National huntress finalist
Posted: Friday, December 21, 2012 12:00 pm
Bates was a member of the University of Tennessee at Martin’s rifle team from 1979-1983 and graduted from UTM with a degree in natural resources management with an emphasis in wildlife biology. She was inducted into UTM’s Athletic Hall of Fame in 1996.
Bates has been a hunter since she was 6, but a home burglary in the spring of 1983 resulted in all of her hunting guns being stolen. Her dad bought her a used 31-inch draw compound bow that bruised her arm and ego.
In 1989, Bates was invited by a co-worker with TWRA to try bowhunting. She decided to buy herself a bow that fit and prepare to hunt with it. In 1989, with a new bow, Joella took to the woods and found that hitting the target in the back yard and being successful at arrowing a deer were not necessarily one-in-the-same.
Buck fever caused by the massive rush of adrenaline in her veins was uncontrollable for her; her first 5 shot opportunities missed their target. But with renewed determination, Bates kept practicing and improving her archery skills. She succeeded at arrowing her first deer, a 7-point buck that fall.
The rest is history, and today Bates continues to make history.
In July of 1990, while a graduate student studying Fisheries Management at Tennessee Tech in Cookeville, Bates then an environmental scientist with the Tennessee Valley Authority, shot her first archery competition in Cleveland, Tenn.
Finishing last in the women’s bowhunter class was an eye-opener, but since she had never even seen a 3-D target before that day, Bates took it as a challenge that she intended to master.
And master she did.
Bates began traveling all over the valley, where she successfully competed against both women and men archers. After overhearing some of the men discussing competing in the world championship, Bates became determined to do just that.
In the spring of 1993, Bates graduated from Tennessee Tech with a M.S. in biology with emphasis in fisheries management. A few months later, Bates won her first national and world championship as an amateur competitor with the Archery Shooter’s Association and the International Bowhunter Organization.
In 1994, Bates moved to Columbia, where she won four more 3-D archery world championships.
Bates worked out at Harvey’s Gym on the square in Columbia under the supervision of personal trainer Andy Harvey. While living and training in Columbia, Bates dominated the 3-D archery women’s pro classes in 1994 and 1995, winning two ASA and two IBO world championships. In 1995, she was named ASA Woman Pro Shooter of the Year and 3-D Archery Magazine Woman Shooter of the Year.
Today, the former TWRA wildlife officer and fisheries biologist and TVA environmental scientist lives in Waverly, where she was born.
Bates continues to make her mark by leaving an outdoors legacy: teaching and coaching archery, doing seminars and motivational programs, freelance outdoor writing and contributing to outdoor TV and radio.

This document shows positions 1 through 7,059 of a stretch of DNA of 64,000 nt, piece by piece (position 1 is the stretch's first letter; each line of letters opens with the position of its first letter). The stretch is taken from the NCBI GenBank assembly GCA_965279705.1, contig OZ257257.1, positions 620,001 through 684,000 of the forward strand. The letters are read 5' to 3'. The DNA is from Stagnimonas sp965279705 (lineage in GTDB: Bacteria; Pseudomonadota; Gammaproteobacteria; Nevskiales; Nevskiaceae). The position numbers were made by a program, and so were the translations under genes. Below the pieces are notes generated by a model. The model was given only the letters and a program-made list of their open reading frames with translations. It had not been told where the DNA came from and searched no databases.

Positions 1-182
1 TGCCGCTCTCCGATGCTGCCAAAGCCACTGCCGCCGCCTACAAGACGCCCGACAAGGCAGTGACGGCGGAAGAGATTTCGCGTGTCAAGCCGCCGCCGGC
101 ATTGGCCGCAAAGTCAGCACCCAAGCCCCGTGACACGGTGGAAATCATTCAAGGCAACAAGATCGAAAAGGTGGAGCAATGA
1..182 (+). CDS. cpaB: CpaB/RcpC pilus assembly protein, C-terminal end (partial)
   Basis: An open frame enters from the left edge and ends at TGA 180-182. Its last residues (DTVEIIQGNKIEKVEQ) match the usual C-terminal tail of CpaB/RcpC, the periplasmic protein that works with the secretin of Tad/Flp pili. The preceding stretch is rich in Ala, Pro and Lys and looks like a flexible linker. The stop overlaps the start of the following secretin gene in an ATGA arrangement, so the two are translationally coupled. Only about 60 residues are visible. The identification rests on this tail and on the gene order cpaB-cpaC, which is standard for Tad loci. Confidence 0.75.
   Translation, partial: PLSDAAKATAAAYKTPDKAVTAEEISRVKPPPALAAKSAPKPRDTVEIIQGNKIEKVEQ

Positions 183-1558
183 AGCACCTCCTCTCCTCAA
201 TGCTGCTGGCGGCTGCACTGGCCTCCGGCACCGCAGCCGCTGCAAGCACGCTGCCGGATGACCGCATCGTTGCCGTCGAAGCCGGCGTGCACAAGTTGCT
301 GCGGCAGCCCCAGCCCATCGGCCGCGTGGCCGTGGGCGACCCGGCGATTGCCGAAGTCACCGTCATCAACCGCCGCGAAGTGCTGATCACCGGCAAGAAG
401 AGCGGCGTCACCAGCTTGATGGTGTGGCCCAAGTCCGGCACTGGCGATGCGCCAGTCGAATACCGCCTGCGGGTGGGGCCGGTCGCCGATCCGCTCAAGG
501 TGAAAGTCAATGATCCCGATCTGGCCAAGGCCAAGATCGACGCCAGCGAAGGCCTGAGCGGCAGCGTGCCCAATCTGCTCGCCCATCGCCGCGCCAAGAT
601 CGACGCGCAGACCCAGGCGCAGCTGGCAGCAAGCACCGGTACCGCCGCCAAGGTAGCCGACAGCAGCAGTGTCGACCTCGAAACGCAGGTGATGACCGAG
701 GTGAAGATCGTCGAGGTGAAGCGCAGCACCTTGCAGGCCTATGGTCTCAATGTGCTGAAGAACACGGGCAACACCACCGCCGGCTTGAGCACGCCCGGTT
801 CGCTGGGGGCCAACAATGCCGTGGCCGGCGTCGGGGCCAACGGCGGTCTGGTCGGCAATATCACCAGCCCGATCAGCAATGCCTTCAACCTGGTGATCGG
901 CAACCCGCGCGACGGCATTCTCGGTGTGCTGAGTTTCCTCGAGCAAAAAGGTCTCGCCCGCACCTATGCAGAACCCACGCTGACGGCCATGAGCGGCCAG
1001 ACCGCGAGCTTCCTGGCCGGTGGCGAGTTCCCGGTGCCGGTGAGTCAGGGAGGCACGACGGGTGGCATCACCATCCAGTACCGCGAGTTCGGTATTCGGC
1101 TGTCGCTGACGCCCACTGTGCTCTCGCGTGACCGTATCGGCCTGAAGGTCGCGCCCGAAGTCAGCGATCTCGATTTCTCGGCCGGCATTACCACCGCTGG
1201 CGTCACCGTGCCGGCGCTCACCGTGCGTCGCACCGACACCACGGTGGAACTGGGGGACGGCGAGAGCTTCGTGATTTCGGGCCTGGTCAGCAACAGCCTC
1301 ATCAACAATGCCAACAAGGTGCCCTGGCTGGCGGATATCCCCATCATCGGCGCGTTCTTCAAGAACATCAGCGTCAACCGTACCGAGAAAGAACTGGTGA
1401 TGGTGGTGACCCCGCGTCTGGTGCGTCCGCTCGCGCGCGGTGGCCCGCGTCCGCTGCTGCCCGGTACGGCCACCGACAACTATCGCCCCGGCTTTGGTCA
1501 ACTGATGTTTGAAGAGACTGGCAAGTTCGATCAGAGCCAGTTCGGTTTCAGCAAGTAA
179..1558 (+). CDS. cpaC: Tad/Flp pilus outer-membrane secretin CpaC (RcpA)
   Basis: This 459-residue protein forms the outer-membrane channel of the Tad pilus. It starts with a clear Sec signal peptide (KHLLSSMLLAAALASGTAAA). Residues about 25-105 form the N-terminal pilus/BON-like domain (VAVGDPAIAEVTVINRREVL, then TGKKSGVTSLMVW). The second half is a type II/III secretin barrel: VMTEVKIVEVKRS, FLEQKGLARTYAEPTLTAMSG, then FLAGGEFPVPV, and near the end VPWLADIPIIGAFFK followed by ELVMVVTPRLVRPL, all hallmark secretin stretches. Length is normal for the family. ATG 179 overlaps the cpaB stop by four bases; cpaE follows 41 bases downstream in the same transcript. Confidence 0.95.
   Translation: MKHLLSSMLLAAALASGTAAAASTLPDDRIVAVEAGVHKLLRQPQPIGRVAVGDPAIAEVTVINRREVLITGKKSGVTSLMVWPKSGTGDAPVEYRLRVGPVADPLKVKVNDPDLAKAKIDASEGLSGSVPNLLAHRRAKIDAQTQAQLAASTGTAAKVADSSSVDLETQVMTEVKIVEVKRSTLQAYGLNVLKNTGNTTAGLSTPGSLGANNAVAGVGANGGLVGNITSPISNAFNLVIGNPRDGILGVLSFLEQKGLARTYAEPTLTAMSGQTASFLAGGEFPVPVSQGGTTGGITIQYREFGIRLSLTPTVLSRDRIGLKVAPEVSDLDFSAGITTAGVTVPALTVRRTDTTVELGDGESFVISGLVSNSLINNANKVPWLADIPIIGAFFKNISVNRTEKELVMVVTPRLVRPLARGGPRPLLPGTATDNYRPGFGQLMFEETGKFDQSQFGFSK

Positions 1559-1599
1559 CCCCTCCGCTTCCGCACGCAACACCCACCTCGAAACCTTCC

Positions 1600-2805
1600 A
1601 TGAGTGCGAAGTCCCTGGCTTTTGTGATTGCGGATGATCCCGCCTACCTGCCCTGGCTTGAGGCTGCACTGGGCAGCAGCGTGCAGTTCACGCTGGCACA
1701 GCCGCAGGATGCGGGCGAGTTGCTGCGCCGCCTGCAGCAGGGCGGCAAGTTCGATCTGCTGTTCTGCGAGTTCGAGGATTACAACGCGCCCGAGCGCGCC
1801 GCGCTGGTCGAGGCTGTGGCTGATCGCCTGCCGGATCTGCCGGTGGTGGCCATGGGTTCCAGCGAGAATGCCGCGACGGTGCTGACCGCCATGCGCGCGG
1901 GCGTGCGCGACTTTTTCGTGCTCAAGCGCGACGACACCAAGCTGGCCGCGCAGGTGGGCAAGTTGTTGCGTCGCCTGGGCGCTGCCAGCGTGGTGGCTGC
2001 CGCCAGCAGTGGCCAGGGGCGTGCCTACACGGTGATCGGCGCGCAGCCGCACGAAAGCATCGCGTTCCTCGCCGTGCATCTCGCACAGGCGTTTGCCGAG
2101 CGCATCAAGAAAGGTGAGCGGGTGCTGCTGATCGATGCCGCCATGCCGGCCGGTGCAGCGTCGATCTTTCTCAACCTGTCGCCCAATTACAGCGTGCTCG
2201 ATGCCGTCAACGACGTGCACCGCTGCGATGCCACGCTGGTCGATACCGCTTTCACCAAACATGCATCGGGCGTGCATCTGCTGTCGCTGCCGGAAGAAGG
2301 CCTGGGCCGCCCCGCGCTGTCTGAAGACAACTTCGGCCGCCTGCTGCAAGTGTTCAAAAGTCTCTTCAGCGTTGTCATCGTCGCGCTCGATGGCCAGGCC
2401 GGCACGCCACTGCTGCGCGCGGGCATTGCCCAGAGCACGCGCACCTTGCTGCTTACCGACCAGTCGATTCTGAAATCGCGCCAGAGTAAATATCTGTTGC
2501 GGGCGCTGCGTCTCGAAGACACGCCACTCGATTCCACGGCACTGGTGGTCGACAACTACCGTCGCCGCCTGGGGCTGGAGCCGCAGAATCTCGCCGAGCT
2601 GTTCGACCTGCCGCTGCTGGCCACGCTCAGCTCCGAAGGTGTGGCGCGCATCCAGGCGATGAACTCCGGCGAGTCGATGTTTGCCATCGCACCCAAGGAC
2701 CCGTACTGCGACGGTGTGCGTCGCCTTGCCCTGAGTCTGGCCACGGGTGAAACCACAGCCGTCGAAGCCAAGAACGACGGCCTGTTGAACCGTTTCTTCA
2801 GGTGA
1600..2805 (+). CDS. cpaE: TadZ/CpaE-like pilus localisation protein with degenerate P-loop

Bates is a 5 time 3-D Archery World Champion Woman Pro, accomplished bow-huntress and Legends of the Outdoors National Hall of Fame member. She uses her outdoor accolades to challenge, motivate and inspire others, especially women and children to think and act “outside the box.”
Archery is increasing in popularity among youth and women since the onslaught of movies from Hollywood featuring arrow-flinging heroines. Bates seeks to introduce the sports of archery and hunting to more Tennesseans, particularly women and children.
Bates was recently selected as a finalist for the Prois Award and for Tahoe Films’ Extreme Huntress Contest. She wrote essays for both contests, which were scored by panels of celebrity judges and the top 12 finalists for the 2012 Prois Award and top 10 finalists in the 4th annual Extreme Huntress Contest were announced.
The public is invited to cast their vote online for their favorite contestant. The woman from each contest who receives the highest overall score (judges scoring plus online public voting) will be the winner.
These contests occur to create positive role models for other woman who may be interested in the hunting or shooting sports. Most kids are typically introduced to hunting through a father, uncle or other male family member.
But with divorce rates at 50 percent and the 2010 Census stating 41 percent of children in the USA are born out of wedlock, more children will join the hunting and shooting sports if more woman get into hunting. These contests are about promoting hunting and women who hunt.
Voting for the Prios Award ended Sunday, and a winner is to be announced soon.
Voting for the Extreme Huntress Contest continues online until midnight Jan. 1. To vote, go to <http://tahoefilms.com/contests/extreme-huntress-contest-2>.
The next Extreme Huntress will be introduced at the SHOT Show in Las Vegas in January 2013. Published in The WCP 12.20.12